The Best Way to Celebrate Christmas Is to Plant a Church

What first comes to mind when you think about Christmas?

Is it the nativity scene of Jesus’s birth? Or maybe it’s Santa and trees and presents? Do you think about seasonal songs and holiday parties? Or do you picture the victory of a warm fire over the cruelty of the cold weather?

Of all the things we might think of first, church planting probably isn’t one of them. And that’s a shame because church planting is closer to Christmas than most of what we associate with the holiday. Indeed, church planting is one of the most Christmas-ey acts that we can participate in.

If we don’t see this connection readily, however, it is likely because we underappreciate what Christmas is as well as what church planting does.

Understanding the Incarnation: What Christmas Is

At Christmas, we celebrate the fact that God has come in the flesh—the incarnation. We recall the fulfillment of Isaiah’s prophecy that a virgin would conceive and give birth to a son (Isa. 7:14). And we remember that Jesus’s other name is Immanuel, which means “God with us.”

All this is familiar to many. But too few have paused to consider how odd it is to say that the God who was already everywhere (Ps. 139:6–10) is now with us. And it doesn’t help to say the phrase means, “God is with us physically,” because Jesus is no longer physically with us either.

“I am with you always, to the end of the age.”

What does “God with us” mean, then? What is Christmas really about? And what does any of this have to do with church planting? The Gospel of Matthew points the way.

The Bookends of ‘God with Us’

In Matthew’s gospel, the life and work of Jesus begin and end on the same note.

“See, the virgin will become pregnant and give birth to a son, and they will name him Immanuel, which is translated ‘God is with us’” (Matt. 1:23 CSB).

And the One who is God-in-the-flesh adds, “I am with you always, to the end of the age” (Matt. 28:20b CSB).

These statements function as bookends for the whole life of Jesus, enclosing all that he did and said under the heading, “God with us.”

This transforms how we read the rest of Matthew’s gospel, for everything becomes a demonstration of how God is with us in Christ. He is with us intimately as our friend. He is with us mercifully and graciously as our Savior. And he is with us authoritatively as our Lord.

Jesus is even with us now, though he is not with us physically. He is with us through his Spirit, of course. But he is also with us in the church, the body of Christ on earth. This is why Jesus says that whenever his followers gather in his name to do his work, he himself is there among them (Matt. 18:18–20; see also Matt. 16:19; John 12:26; 20:39; Acts 18:9–10; 2 Cor. 13:3).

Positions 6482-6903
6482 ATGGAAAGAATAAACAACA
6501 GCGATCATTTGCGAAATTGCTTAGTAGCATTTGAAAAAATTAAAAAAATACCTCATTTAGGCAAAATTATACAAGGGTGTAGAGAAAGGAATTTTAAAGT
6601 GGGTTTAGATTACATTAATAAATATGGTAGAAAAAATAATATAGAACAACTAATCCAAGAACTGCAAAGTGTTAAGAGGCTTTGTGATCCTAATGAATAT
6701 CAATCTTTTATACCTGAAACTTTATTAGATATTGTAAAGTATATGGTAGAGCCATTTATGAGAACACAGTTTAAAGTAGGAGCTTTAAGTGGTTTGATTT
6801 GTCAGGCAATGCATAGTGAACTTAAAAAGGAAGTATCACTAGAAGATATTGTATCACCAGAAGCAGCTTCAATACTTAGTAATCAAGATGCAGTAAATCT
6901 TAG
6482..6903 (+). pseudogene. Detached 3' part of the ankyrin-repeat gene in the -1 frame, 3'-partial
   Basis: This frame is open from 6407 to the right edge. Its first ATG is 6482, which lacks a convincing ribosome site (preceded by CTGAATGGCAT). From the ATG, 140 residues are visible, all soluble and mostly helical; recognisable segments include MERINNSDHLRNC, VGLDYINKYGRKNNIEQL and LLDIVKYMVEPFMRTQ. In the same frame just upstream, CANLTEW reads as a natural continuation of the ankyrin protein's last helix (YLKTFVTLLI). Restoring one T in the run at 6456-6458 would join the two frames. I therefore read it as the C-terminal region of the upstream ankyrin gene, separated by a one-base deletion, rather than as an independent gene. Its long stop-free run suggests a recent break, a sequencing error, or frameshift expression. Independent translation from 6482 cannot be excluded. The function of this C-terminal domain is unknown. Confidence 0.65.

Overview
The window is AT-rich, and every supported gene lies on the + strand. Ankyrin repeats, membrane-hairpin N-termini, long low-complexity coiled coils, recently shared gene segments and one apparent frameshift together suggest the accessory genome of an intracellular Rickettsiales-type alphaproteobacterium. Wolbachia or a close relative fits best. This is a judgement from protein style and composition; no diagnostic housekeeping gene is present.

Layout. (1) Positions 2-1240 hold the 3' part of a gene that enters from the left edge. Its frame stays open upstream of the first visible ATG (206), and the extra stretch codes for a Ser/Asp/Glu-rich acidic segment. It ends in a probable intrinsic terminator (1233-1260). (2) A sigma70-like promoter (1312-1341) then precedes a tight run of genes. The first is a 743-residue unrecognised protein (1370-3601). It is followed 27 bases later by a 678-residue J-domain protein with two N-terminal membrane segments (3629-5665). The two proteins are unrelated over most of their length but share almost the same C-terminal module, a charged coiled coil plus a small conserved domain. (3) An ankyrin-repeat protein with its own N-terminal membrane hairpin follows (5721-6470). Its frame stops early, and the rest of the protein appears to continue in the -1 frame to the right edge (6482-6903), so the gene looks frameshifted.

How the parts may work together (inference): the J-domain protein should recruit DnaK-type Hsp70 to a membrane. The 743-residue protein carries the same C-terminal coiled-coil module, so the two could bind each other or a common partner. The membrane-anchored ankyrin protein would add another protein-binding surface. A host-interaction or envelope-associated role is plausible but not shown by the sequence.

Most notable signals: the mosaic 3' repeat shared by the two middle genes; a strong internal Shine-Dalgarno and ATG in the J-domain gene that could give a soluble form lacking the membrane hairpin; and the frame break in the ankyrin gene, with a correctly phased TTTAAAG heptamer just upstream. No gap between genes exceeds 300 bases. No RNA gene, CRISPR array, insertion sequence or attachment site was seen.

In other words, Christ’s presence, his being with us, is extended through his Spirit-filled, purposefully gathered, baptizing and teaching disciple-making disciples. This is precisely where church planting comes into the picture.

Extending the Incarnation: What Church Planting Does

The birth of the God-Man, Jesus Christ, through the incarnation cannot be repeated. But it can be embodied and extended by those who believe in the One who is “God with us.” Indeed, this is what church planting does.

First, church planting embodies the movement of the incarnation into the world. The Father sent his Son into the world for the sake of establishing the church (Matt. 16:18). To do this, Christ left his home and bound himself to a particular body in a specific time and place and culture (Gal. 4:4). In a similar way—though to a much lesser degree—God now sends church planters into the world to live among new cultures for the sake of establishing new churches.

Second, church planting extends the message of the incarnation for the sake of the world. The Father prepared a body of flesh so that “God with us” could come into the world (Heb. 10:5). The Son, in turn, prepares a body of believers so that the message of “God with us” may spread throughout the world (Matt. 28:19–20).

“The Father prepared a body of flesh so that ‘God with us’ could come into the world. The Son prepares a body of believers so that the message of ‘God with us’ may spread throughout the world.”

Christmas Means Church Planting

The incarnation means Jesus took on a body to create a body of believers (Titus 2:14; 1 Cor. 12:27). And this new people, the body of Christ on earth, is sent into the world to plant new churches.

Or at least, some of his followers are. Others train, still others send, and many, many more live on mission wherever they are and support the work of church planting through their great generosity.

The result of all this is nothing short of an embodiment and extension of Christmas itself, as new people in new places are enabled to experience the joy of God with us who becomes, by faith, God with them.

James Ford is the assessment coordinator for Acts 29 North Atlantic and the Midtown location pastor for Remnant Church in Richmond, Virginia.